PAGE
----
Madison and Village Lights
Two Thursdays ago my wife and I headed over to Madison Indiana, where she had a work conference. My son, just finished with his first year of college, tagged along, and while my wife was busy conferencing, the first born and I wandered around the little community.
It was only our second visit and I’d already forgotten just how lovely the main portions of it are. Madison happens to have the largest contiguous National Historic Landmark in the United States — meaning 133 blocks of beautiful, well preserved older buildings. They’re an architectural feast for the eyes, and then there’s the Ohio River just a few blocks south of the downtown, and the steep hills with beautiful greenery ascending to the north and south. A large state park with stunning views, Clifty Falls, provides a lot of great hiking trails as well as campgrounds and even an expansive hotel if you want to come back and relax after you’ve been roughing it in the wilds.
The city’s loaded down with antique stores, art stores, and restaurants — which is great for foodies like us. My son and I scouted around and enjoyed visiting a number of art boutiques and grabbed an early lunch at Hong Kong Kitchen, whose unassuming interior provided us with an amazing meal. We also discovered an outlet for the Galena Garlic Company, a heretofore unknown (to us) chain to which we happily introduced my wife later in the day.
The highlight, though, was visiting The Village Lights Bookstore, which sells both new and used books out of a beautiful older building, and is replete with what you’d expect — lots of great wall to wall shelves, a lovely old staircase winding to even more, a couple of bookstore cats, and assorted treasures. It ended up feeling like a home away from home owing to the kindness of owners Nathan Motoya and Anne Vestuto, who made us welcome and then graciously permitted my son to play on the Steinway dominating the Twain Room in the back of the store. He entertained us for close to an hour while I alternately browsed or chatted with Nathan about shared interests, including the obvious reading and literature and moving straight on to martial arts.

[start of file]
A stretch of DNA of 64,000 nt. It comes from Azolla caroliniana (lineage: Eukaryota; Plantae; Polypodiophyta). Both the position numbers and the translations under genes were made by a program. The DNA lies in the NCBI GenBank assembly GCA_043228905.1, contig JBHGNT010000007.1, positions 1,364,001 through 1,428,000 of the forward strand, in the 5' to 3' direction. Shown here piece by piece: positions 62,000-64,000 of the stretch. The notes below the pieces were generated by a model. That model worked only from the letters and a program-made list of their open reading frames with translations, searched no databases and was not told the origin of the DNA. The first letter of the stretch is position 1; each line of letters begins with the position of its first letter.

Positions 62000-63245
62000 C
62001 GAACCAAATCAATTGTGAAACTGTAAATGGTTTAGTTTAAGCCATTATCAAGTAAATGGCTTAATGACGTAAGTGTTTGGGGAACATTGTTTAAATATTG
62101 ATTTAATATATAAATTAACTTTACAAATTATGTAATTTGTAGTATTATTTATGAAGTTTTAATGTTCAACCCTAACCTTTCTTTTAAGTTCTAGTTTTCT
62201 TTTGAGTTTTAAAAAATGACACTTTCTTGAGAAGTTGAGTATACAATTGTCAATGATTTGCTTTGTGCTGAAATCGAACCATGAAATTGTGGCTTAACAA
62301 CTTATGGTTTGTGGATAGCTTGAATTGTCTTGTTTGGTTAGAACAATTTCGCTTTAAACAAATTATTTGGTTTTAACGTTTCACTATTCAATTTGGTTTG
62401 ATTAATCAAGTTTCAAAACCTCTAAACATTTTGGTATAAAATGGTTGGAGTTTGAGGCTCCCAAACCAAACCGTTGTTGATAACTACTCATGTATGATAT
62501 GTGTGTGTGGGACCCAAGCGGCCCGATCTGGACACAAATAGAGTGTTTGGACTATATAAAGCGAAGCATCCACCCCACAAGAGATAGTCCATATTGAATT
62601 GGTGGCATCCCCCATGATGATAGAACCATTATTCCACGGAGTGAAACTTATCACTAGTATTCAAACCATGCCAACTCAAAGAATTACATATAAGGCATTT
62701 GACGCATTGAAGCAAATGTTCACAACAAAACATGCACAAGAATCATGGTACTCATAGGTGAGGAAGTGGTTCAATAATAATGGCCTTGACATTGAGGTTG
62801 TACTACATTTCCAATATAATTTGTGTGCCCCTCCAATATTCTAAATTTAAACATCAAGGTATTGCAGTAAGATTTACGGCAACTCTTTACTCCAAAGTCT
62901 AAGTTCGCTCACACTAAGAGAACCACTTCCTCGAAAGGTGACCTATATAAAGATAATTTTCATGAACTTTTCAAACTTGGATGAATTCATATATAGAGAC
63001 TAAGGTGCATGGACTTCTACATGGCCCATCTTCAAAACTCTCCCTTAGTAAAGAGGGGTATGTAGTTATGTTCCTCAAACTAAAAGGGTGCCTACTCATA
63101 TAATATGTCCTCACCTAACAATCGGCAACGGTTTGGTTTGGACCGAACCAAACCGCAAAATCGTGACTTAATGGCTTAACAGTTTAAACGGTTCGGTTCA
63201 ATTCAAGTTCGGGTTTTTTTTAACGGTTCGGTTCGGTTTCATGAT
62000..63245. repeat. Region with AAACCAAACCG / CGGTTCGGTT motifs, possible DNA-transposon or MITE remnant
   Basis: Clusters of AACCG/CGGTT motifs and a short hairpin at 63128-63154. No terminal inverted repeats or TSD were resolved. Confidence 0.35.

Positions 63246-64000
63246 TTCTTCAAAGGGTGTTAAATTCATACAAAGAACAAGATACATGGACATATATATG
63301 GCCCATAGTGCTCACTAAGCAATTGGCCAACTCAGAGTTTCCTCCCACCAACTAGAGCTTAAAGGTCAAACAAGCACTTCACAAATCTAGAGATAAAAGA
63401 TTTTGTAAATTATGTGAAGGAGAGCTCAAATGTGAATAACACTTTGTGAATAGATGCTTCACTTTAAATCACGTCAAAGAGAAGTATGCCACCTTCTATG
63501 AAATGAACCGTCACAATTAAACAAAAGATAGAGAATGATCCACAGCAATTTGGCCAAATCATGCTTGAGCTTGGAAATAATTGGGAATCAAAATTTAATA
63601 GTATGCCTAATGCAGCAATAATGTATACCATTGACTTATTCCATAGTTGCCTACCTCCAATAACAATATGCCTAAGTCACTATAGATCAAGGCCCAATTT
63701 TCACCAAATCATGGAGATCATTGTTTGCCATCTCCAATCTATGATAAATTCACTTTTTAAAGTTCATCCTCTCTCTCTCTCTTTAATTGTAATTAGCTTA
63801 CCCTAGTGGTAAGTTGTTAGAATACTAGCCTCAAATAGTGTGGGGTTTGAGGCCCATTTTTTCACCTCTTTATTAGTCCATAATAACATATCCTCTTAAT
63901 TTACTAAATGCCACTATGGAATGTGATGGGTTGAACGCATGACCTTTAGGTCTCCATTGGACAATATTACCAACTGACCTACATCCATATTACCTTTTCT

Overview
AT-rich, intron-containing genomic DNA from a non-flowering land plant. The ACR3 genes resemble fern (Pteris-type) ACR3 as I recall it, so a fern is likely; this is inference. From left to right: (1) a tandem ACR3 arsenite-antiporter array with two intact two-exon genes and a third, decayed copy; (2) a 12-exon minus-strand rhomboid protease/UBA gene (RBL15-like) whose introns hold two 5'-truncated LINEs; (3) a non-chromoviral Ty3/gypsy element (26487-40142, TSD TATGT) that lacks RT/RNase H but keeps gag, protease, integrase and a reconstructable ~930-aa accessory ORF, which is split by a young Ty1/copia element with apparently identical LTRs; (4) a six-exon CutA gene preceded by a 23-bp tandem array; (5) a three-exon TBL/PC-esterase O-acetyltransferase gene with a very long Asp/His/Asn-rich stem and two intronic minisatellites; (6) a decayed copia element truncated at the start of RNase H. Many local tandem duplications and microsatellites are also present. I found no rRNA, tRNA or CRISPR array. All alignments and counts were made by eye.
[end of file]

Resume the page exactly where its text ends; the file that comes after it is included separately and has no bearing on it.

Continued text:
I ended up with a stack of books, as tends to happen if you let me loose in a bookstore, among them two modern(ish) historical mysteries, Laura Joh Rowland’s Bundori, Boris Akunin’s The Winter Queen; Stephen Leigh’s Assassin’s Dawn (Nathan had such good things to say about him I had to try it), and Nicholas Nickelby, by some guy named Charles Dickens.
After my wife escaped from her conferences we got to show her some of the neatest stores we visited, did some hiking through Clifty Falls, visited said falls and several others, then had a wonderful meal. We look forward to returning and exploring further.
For a complete change of pace and despite my groaning to-be-read pile, I started Nickelby the other day. It’s only my fourth Dickens novel, if you count A Tale of Two Cities, which I read and didn’t appreciate my junior year in high school. (When I think back to how much I complained about that book and how much more fun it is to read than the required reading foisted on my own children, where they’re constantly exposed to miserable people suffering I want to go back and shake some sense into young Howard.)
Anyway, I quite enjoyed both Bleak House and David Copperfield when I read them a few years ago, with some caveats, but didn’t want to jump right in to more Dickens right away. I thought three years had probably been a long enough hiatus to enjoy his voice again.